Of course all the above calculations will be null and void as you would then need one point twenty one gigawatts! (or should that be JIGawatts? wink)

 

https://getyarn.io/yarn-clip/b9f4e1a8-75b4-4929-95a9-9764fab304ab

 

biggrin



-- Edited by Forsh on Saturday 30th of December 2017 09:08:54 AM

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I did some reading about batteries (not research cos I don't have a white coat). The capacitor 'battery' technology seems to have been pioneered by Maxwell Technologies, see:

 

For those baffled by my avatar, see:

http://mike-wsm.org.uk/luggage.html

 



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I think space is the major concern here rather than weight or capacity. Thus super capacitors might even be a worse choice than a reduced capacity conventional battery.

Lithium batteries requires complicated protection and charging circuits which takes up space, but that can be installed in 2 locations, which makes them still a possibility.

My bet is still a conventional lead acid battery designed for a modern small vehicle, it offers not only a simpler installation, but also caters to the huge current needed by the starter motor.

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mike-swm,

Good to have you back! Happy New Year!



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Me thinks the boys will fit the battery ( small lithium )

Up under the front wheel arch... between Wheel and Door Hinges.. TOP...

and make a inner protective guard.. from road bullets..(rocks)


There is a lot of space up there which cannot be accessed with a fix front mini.. but a removable front .. you have a TARDIS.


Drivers Side..so its easy to fit battery cut off switch, in reach of driver, which is also very close to the actual battery terminal. Very important for race cars.. or cars with a lot of custom wiring.


Also MINI-mal voltage drop as it's closer to the starter motor...


LiPo Small Light Tuff.. Only hassle .. the cold weather.. Lithium batteries drop performance in cold weather.. like heaps.. UK = :(


But then again.. A hot cup of Tea ( or you have already drunk the tea - full bladder ) poured over it would sort it... and once the engine started.. the heat from the engine would improve things.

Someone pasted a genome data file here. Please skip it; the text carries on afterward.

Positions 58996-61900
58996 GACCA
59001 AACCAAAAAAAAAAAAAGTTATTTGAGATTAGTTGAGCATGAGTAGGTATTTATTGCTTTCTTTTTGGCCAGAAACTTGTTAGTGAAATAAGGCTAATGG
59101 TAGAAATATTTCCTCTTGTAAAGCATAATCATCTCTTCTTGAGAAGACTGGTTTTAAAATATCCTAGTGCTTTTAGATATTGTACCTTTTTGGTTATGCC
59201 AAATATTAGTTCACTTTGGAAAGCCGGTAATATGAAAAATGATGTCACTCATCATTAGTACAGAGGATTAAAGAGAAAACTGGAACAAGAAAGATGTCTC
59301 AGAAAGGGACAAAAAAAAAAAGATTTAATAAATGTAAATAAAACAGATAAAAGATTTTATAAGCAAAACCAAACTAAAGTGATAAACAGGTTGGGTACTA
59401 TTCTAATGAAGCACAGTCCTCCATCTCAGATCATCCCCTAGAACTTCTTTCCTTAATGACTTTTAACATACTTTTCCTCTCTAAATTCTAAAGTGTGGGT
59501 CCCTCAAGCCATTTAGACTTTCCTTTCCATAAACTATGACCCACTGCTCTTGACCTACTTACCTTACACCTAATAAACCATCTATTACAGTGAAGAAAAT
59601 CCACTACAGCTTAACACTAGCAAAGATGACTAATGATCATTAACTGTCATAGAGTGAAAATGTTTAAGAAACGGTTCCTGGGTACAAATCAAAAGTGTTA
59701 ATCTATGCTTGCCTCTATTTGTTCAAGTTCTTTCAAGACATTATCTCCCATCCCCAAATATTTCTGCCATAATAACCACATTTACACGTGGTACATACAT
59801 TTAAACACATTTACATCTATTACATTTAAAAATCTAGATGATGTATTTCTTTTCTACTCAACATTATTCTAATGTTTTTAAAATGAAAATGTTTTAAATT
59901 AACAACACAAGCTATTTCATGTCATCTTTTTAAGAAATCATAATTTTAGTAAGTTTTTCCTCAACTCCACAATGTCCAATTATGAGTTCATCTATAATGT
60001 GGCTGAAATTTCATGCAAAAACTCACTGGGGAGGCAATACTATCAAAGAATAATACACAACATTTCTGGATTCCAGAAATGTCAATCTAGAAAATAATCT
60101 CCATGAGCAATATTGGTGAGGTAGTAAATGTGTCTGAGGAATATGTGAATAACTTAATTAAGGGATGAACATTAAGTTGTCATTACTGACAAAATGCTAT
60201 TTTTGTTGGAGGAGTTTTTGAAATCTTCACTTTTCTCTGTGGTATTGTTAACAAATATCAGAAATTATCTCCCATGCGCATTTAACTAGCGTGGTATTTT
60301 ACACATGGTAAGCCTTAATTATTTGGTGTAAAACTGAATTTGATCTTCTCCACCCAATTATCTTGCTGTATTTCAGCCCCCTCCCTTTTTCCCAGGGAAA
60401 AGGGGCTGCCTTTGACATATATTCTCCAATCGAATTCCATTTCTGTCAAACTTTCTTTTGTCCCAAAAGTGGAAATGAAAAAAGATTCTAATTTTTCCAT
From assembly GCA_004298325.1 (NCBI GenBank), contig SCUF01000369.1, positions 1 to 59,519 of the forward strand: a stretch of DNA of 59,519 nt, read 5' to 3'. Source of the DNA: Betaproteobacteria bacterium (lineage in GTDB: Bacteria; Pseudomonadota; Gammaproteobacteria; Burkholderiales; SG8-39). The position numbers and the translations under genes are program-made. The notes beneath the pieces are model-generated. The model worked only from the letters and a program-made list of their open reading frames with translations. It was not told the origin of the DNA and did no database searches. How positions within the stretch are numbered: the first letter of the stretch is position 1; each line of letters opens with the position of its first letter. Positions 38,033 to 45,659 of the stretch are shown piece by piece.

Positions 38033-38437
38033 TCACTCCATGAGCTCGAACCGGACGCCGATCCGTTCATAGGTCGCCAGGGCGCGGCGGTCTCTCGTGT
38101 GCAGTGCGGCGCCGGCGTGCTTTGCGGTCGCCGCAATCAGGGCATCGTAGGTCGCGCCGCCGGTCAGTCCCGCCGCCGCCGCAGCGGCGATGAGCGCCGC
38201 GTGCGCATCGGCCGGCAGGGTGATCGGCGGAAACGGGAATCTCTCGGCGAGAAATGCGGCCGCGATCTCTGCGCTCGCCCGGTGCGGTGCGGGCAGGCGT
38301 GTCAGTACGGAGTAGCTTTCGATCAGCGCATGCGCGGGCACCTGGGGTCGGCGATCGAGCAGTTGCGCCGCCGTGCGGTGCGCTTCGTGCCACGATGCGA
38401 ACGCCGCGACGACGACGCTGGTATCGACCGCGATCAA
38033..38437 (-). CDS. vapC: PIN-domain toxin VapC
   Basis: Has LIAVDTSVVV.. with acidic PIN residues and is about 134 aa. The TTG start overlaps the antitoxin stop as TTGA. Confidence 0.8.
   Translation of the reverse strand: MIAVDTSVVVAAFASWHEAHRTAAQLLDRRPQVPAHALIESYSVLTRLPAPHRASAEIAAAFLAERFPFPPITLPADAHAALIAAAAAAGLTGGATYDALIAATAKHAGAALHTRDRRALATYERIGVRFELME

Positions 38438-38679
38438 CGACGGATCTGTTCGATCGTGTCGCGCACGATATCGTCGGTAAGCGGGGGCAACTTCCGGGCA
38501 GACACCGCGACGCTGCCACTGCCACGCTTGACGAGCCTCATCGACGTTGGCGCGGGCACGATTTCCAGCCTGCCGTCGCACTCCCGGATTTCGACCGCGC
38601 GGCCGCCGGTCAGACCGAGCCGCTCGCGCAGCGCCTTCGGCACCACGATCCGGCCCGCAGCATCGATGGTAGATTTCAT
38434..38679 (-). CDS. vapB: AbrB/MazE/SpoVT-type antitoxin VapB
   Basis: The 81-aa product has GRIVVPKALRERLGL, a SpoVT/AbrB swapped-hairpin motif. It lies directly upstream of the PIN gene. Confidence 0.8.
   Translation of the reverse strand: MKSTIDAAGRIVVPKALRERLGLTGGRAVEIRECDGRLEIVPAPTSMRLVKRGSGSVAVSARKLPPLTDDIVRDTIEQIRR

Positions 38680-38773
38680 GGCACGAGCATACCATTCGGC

Seriously the GRUNT these small batteries is amazing.. We use them a lot in Karting.. then again Richard would know that ;)


P.S. LiPo.. 2 types.. ( chemistry wise ) .. one that goes BANG-FIRE-BURN..(cheap - RC Model stuff and Chinese Segway copies ) = NO / and ones that don't... = YES


P.S.S The reason I suggest this.. is I too am look to install a Battery .. and Just want something to COPY .. :)

Win / Win MY IDEA ( or NICKs - he just hasn't realised yet ) ../ and The boys amazing Fabrication skills


P.S.S.S Trouble is ... If I asked for the CAD drawings.. it would have to be FAXED.. and would need to cut it out.



Cheers.. another RED WINE POST BY MiniMan



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Sometimes the simplest answer is the correct one.

We're wiring now, so you should see the solution in the next video.

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Bad Obsession wrote:

Sometimes the simplest answer is the correct one.

We're wiring now, so you should see the solution in the next video.


 Wiring! Yay! biggrin



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I guess wiring will result in a few through-holes and mount fittings, so needs to be done before painting. So the sequence is wire, paint, build engine, build car.

Paul

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Shall expect each wire to be held in place by a custom clamp made with RR precision and MiG welded, sanded, primed and trick photographed. Keep the standard up, lads!

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Kiwi Paul wrote:

I guess wiring will result in a few through-holes and mount fittings, so needs to be done before painting. So the sequence is wire, paint, build engine, build car.

Paul


 
My guess is that engine work (and all other remaining tasks) will be out of the way before paint. Gentlemen, place your bets... biggrin



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My money's on a full and complete trial build prior to the full strip down before paint and undercarriage powder coating and plating

smile